Step 3: Tilt the bike back and forth along its main plane (i.e. parallel to its wheels). You'll see that the chain tilts back and forth too. Tilt the bike such that the chain engages the chainring. You'll want to engage the small ring, or the middle ring if you have a triple. I purposely derailed the chain on my bike from the big ring off into the bottom bracket for these pictures. So the derailleur is positioned over the big ring. Don't worry if your derailleur is too. No matter where the front derailleur is situated, this trick works.

Here is the chain, floating just next to the small ring. I'll tilt the bike clockwise to get the chain to sit on the chainring. And no, Michelin didn't pay me to put the tire label in the picture.

Note that the chainstay (yellow sticker) is now pointing to about 12:30 PM. In the prior picture, it was pointing at about 11:30 AM. I tilted the bike about 1 hour worth. And now the chain is engaged on the small ring, just for a few teeth.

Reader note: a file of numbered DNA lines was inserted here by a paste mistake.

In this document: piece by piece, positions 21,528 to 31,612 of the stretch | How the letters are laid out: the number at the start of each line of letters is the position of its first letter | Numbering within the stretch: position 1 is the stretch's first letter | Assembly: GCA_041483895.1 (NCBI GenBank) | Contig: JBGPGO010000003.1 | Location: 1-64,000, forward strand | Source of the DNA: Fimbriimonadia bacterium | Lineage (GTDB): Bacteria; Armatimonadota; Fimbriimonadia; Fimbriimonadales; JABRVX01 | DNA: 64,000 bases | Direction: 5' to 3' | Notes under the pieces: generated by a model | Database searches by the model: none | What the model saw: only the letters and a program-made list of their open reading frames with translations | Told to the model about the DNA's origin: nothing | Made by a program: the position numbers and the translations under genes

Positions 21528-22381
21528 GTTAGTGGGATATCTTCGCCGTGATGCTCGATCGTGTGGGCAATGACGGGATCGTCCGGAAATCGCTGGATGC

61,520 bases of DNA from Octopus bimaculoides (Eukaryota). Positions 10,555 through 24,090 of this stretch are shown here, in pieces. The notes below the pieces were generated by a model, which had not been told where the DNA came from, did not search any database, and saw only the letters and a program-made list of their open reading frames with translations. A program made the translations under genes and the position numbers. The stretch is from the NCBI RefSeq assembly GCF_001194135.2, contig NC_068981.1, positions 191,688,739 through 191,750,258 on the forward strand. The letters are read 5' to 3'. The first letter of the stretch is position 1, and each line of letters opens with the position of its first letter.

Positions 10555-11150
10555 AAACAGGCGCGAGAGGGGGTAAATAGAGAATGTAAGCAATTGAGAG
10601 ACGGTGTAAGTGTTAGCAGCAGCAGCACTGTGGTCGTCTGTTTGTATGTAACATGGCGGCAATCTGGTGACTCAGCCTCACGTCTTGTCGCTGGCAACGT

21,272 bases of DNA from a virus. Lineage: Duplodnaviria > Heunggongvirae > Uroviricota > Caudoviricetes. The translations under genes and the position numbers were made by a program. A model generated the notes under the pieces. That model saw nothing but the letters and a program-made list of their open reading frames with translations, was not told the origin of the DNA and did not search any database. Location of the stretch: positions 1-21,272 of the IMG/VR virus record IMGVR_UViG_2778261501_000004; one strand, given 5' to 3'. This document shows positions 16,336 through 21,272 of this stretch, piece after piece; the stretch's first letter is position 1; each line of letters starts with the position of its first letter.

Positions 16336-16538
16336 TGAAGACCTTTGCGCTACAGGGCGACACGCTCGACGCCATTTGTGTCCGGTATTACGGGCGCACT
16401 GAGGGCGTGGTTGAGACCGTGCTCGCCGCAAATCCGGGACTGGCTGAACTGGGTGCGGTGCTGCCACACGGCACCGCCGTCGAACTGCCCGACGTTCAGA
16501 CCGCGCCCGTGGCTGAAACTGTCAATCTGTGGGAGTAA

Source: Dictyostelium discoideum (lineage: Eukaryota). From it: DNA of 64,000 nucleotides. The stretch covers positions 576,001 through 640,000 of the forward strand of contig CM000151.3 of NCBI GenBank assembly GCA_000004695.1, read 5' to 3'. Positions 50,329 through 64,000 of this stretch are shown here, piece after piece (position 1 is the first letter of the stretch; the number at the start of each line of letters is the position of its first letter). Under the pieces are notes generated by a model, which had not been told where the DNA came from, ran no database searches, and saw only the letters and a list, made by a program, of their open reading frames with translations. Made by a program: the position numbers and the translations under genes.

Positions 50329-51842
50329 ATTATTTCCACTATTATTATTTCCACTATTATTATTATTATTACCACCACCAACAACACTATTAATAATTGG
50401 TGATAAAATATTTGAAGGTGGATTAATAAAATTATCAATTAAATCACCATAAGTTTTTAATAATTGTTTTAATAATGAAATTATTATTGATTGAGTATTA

Step 4: Start rotating the cranks with your hand. GENTLY. This will pull the chain onto the chainring.

I'm starting to pedal GENTLY. The chain is just barely engaged. The angle of the lower part of the chain (the right side in the picture above) shows that most of the chain is still derailed. The fact that the right side of the chain (in the picture) is straight means it's no longer hanging limply.

Pedaling here, you can see I've moved the crank about 90 degrees from the prior picture. You can see that the chain has engaged about halfway. The rest of the chain is still off. But with another 90-120 degrees of pedaling, the chain will be on.

And lo and behold, the chain is on. I know, black chain (it's silver when it's clean) on black chainrings are not ideal for photographic purposes. Sorry.

Step 5: If you derailed off the big ring, or you want to put it in the big ring to start off, put the bike down, shift into the big ring, lift the back of the bike up again, and pedal (use your toe to turn the cranks). The chain should go right up there. I didn't take a picture of that but you can imagine it in your head. Or, if you want, practice it with the bike.